Aptamers: novelty tools for cancer biology

Ricardo L. Pereira, Isis C. Nascimento, Ana P. Santos, Isabella E.Y. Ogusuku, Claudiana Lameu, Günter Mayer and Henning Ulrich _

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Oncotarget. 2018; 9:26934-26953. https://doi.org/10.18632/oncotarget.25260

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Ricardo L. Pereira1, Isis C. Nascimento1, Ana P. Santos1, Isabella E.Y. Ogusuku1, Claudiana Lameu1, Günter Mayer2,3 and Henning Ulrich1

1Department of Biochemistry, Institute of Chemistry, University of São Paulo, São Paulo, SP 05508-900, Brazil

2Chemical Biology and Chemical Genetics, Life and Medical Sciences (LIMES) Institute, University of Bonn, 53121, Bonn, Germany

3Center of Aptamer Research and Development (CARD), University of Bonn, 53121, Bonn, Germany

Correspondence to:

Henning Ulrich, email: [email protected]

Keywords: aptamers; Cell-SELEX; clinical application; cancer

Received: September 27, 2017    Accepted: March 22, 2018    Published: June 01, 2018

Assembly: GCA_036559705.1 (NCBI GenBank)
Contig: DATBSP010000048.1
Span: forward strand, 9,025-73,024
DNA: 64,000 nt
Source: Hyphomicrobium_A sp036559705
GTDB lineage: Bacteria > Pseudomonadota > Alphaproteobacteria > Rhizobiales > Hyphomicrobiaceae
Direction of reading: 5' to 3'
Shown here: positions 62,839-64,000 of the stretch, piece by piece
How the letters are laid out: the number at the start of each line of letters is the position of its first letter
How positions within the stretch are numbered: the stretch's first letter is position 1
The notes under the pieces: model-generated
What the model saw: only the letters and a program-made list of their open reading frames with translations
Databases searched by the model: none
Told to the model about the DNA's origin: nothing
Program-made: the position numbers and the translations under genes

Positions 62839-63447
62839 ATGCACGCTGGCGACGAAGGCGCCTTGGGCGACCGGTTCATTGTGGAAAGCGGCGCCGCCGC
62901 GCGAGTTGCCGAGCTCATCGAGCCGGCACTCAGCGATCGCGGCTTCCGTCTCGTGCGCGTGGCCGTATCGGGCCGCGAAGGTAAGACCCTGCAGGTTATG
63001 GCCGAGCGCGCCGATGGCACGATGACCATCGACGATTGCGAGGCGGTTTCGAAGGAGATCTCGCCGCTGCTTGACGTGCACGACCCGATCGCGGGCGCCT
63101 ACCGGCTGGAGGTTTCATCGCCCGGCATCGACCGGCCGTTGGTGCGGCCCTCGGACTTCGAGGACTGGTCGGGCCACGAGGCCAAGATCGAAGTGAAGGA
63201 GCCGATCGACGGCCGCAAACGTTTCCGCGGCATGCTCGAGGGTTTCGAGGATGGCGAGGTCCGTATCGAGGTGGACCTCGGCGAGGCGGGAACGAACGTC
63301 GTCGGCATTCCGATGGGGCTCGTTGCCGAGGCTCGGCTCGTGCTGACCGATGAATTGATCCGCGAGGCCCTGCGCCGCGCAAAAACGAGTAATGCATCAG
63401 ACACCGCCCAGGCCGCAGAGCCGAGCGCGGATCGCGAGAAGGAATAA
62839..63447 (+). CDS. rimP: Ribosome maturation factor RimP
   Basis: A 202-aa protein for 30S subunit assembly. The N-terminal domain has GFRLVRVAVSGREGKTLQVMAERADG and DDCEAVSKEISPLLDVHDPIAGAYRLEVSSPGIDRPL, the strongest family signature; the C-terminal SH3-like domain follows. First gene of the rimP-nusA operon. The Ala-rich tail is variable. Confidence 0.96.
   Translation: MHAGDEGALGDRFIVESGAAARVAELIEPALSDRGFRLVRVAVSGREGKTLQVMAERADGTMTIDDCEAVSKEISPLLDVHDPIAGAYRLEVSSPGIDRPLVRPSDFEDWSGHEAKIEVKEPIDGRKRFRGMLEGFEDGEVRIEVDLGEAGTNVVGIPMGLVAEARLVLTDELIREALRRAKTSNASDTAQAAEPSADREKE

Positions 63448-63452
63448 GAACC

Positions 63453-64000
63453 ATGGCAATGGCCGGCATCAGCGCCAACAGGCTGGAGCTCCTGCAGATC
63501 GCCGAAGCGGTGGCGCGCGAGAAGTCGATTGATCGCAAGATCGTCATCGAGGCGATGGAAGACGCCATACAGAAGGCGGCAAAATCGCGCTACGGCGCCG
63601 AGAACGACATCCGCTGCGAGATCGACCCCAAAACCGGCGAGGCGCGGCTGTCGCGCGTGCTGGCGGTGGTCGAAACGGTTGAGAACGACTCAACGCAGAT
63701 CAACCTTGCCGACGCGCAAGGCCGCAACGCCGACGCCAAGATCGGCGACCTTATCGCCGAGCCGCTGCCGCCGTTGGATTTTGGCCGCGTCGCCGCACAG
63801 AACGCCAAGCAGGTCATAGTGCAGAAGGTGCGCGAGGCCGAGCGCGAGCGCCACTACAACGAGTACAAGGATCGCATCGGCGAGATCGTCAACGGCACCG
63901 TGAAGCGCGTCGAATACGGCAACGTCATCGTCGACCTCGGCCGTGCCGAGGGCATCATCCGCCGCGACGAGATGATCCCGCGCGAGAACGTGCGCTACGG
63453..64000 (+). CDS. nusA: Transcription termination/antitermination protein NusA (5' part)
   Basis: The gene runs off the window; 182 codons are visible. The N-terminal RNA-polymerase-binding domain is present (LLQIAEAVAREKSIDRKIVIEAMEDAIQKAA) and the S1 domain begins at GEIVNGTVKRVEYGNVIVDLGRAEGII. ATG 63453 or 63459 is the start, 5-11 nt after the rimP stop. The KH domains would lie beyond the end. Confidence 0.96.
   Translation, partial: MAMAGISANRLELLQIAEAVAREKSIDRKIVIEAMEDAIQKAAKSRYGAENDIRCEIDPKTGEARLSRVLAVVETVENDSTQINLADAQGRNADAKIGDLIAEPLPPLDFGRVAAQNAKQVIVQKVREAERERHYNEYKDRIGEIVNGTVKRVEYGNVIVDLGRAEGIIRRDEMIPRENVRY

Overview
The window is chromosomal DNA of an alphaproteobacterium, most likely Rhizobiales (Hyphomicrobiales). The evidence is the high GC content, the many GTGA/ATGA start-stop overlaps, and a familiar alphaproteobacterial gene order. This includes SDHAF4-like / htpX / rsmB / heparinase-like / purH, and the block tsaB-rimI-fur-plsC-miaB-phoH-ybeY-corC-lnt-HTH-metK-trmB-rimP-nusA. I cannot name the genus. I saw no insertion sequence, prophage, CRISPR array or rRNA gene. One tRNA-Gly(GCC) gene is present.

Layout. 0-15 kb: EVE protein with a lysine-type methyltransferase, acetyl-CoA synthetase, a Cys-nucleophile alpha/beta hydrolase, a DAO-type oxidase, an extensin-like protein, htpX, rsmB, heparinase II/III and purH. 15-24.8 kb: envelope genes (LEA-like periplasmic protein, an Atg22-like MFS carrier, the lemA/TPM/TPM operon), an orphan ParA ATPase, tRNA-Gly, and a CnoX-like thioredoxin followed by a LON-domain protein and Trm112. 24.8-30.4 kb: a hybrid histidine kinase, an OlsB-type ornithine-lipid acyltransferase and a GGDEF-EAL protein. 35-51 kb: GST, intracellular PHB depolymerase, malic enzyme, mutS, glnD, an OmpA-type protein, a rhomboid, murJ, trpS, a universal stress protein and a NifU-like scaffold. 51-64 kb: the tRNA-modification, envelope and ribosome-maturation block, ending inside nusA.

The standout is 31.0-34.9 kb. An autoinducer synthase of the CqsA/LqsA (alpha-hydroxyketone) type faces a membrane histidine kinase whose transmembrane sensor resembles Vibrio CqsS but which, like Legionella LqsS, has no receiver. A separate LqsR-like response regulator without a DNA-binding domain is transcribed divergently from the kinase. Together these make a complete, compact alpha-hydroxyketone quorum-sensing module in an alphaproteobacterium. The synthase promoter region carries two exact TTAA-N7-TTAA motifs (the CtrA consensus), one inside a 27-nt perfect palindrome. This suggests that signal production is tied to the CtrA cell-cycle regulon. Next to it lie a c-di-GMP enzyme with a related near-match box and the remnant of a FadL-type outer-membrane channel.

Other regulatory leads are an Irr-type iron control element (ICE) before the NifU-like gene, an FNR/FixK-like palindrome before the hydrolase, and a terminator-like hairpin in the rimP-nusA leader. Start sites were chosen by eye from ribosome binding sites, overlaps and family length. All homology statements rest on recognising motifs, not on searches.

Although the term ‘cancer’ was still over two thousand years away of being coined, the first known cases of the disease date back to about 3000BC, in ancient Egypt. Five thousand years later, still lacking a cure, it has become one of the leading causes of death, killing over half a dozen million people yearly. So far, monoclonal antibodies are the most successful immune-therapy tools when it comes to fighting cancer. The number of clinical trials that use them has been increasing steadily during the past few years, especially since the Food and Drug Administration greenlit the use of the first immune-checkpoint blockade antibodies. However, albeit successful, this approach does come with the cost of auto-inflammatory toxicity. Taking this into account, the development of new therapeutic reagents with low toxicity becomes evident, particularly ones acting in tandem with the tools currently at our disposal. Ever since its discovery in the early nineties, aptamer technology has been used for a wide range of diagnostic and therapeutic applications. With similar properties to those of monoclonal antibodies, such as high-specificity of recognition and high-affinity binding, and the advantages of being developed using in vitro selection procedures, aptamers quickly became convenient building blocks for the generation of multifunctional constructs. In this review, we discuss the steps involved in the in vitro selection process that leads to functional aptamers - known as Systematic Evolution of Ligands by Exponential Enrichment - as well as the most recent applications of this technology in diagnostic and treatment of oncological illnesses. Moreover, we also suggest ways to improve such use.

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